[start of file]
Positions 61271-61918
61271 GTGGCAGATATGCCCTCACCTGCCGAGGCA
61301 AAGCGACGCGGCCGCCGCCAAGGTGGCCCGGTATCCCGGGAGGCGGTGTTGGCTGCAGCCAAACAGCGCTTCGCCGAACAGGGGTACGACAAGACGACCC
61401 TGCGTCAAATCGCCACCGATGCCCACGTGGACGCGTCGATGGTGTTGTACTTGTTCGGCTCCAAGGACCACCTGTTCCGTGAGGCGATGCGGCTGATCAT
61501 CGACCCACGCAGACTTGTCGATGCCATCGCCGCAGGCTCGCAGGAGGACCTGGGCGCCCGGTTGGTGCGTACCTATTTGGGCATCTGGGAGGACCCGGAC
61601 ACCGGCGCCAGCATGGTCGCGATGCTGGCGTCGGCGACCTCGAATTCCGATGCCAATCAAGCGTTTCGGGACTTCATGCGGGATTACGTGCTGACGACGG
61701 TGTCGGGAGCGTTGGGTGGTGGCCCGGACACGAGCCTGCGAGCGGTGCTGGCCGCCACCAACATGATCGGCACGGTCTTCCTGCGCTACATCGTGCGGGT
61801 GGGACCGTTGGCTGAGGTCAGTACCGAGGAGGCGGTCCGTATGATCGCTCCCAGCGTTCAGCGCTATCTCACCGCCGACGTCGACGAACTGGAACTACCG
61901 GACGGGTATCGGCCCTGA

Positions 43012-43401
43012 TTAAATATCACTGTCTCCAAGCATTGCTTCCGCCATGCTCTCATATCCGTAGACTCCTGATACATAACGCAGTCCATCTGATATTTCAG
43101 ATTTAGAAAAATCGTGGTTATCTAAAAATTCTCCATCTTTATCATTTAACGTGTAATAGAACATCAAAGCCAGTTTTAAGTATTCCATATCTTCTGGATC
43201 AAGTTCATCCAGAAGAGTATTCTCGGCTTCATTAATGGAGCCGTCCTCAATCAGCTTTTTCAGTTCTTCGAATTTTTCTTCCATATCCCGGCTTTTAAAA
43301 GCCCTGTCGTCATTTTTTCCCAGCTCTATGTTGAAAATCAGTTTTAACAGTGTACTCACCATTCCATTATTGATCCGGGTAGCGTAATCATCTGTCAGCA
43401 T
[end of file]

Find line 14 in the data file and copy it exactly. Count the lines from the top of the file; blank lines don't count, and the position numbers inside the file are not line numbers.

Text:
43301 GCCCTGTCGTCATTTTTTCCCAGCTCTATGTTGAAAATCAGTTTTAACAGTGTACTCACCATTCCATTATTGATCCGGGTAGCGTAATCATCTGTCAGCA